Worse, any competitive advantage in the province was steadily eroded by a laundry list of new and increased costs for business, such as gas/diesel tax, property tax, income tax, minimum wage, WorkSafeNB rates and the EI rate (not to mention the upcoming carbon tax, CPP increase and a new February holiday among other increases in 2018 and 2019), plus a shrinking labour force.
The potential consequences are more far reaching than the effect they are having on New Brunswick’s current businesses. They are sending a signal to the world that New Brunswick is not open for business, further exacerbated by such things as the demise of Energy East and the natural gas industry in the province, and the ongoing property tax issues - one of the reasons we have joined the New Brunswick Real Estate Association in calling for a provincial property tax task force to complete a full review of our system, which we hope to see in 2018.
We are also eagerly anticipating the report from the WorkSafeNB Task Force early in the year. The provincial government should be commended for taking on the sustainability of WorkSafeNB head-on and striking the task force last spring. Kudos are also due to the individual members of the task force that have consulted extensively and approached the issue in a non-confrontational manner, a recognition that getting the system right is collectively critical for both workers and employers.
In September, New Brunswickers will vote in the next provincial election. We implore all parties and candidates to carefully consider what commitments are made during the campaign - particularly in their platforms. Our chamber is focused on fiscal responsibility with our provincial government for several years. This doesn’t mean austerity, it doesn’t mean leaving anyone behind and it certainly doesn’t mean not providing the services that New Brunswickers deserves.
What it does mean is making every dollar spent count. It means looking at the books and thinking beyond four years. And it means knowing the difference between government ‘investing’ and government ‘spending’.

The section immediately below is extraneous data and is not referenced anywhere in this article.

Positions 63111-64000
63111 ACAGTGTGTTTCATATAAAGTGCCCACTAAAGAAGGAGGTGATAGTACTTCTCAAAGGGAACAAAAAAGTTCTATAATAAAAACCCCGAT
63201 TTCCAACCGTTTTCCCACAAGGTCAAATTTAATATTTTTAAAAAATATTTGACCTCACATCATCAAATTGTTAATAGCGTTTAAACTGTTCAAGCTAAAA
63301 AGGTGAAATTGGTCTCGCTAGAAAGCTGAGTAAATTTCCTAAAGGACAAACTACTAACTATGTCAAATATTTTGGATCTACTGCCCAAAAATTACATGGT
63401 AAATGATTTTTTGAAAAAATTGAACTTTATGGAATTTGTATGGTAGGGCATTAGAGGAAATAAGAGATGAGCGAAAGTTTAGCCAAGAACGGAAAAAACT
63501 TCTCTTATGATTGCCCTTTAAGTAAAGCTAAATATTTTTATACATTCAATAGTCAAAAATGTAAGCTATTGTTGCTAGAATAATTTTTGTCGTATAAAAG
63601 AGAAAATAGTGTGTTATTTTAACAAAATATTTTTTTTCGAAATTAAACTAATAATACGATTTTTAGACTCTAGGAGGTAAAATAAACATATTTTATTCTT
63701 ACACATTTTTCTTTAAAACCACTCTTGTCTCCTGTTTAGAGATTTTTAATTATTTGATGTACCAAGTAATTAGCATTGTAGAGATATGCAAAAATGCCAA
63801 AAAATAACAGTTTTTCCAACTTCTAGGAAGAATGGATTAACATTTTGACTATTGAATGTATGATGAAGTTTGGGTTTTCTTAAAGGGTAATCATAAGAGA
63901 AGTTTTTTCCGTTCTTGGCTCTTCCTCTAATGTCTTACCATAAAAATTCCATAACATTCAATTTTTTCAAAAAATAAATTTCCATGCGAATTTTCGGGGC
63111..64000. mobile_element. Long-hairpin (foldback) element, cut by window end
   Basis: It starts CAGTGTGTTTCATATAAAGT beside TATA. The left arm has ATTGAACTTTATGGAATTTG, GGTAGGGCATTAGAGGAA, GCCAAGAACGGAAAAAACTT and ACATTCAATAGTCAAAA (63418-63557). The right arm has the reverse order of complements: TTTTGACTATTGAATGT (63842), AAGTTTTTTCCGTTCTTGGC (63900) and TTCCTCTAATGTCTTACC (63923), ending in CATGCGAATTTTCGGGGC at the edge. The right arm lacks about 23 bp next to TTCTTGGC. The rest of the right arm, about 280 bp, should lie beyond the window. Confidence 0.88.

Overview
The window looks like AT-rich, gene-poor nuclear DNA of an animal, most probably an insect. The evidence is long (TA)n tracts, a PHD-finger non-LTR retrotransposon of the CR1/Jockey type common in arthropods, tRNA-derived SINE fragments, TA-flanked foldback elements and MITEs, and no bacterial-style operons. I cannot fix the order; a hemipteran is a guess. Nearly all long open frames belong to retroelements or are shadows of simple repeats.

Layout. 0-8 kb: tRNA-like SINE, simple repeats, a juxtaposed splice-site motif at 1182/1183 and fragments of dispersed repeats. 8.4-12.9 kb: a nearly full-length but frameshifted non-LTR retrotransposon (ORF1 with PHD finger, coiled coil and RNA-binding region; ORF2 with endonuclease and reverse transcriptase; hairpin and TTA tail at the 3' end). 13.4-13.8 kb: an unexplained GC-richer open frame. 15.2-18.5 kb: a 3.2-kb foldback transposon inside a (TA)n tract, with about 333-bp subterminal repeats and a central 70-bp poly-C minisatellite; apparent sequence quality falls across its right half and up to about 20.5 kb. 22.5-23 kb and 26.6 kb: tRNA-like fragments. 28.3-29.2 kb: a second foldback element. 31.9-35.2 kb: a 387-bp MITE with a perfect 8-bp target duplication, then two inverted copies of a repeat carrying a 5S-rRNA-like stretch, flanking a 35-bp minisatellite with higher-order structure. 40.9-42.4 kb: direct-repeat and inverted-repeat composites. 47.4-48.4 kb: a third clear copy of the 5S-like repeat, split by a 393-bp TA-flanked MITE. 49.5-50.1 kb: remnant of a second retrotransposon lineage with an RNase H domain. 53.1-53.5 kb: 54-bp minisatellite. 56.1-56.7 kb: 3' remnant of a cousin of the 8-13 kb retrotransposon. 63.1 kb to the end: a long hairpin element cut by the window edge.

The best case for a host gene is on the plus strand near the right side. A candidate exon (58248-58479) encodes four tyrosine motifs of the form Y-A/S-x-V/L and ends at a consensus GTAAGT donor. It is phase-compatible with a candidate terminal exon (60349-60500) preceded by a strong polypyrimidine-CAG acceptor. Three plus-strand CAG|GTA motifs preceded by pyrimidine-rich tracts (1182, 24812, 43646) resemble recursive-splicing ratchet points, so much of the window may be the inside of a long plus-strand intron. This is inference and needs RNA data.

The expansion of the Fredericton International Airport is a good example of investing. The case for expansion is clear. It was designed to accommodate 200,000 passengers annually but has seen steady year-over-year increases, expected to exceed 400,000 to finish out 2017, once final numbers are available in the coming weeks. The local airport authority is prepared to invest one-third of the total cost. The airport’s current economic impact is 586 jobs and $24-million in GDP and the airport authority reports that an expansion would mean 1,015 jobs and $41.5-million in GDP to New Brunswick by 2030 - in addition to the short-term construction-based economic impacts and job boost of 319 positions. The proposed expansion is necessary to maintain the airport’s growth and achieving these targets and government will recover its cost within six years through increased tax payments. That’s real investment.
As 2018 moves along, we look forward to continuing to work with our members, government and other stakeholders to grow our economy and realize our organizational vision - Community Prosperity Through Business. The upcoming election will facilitate a robust public policy discussion in 2018 and we are looking forward to Premier Gallant beginning that discussion at the State of the Province Address later this month.
Krista Ross is CEO of the Fredericton Chamber of Commerce, a nationally accredited organization with nearly 1,000 members, is an active business organization engaged in policy development and advocacy that affects the competitiveness of our members and the Canadian business environment. The Chamber’s vision is ‘Community Prosperity Through Business'.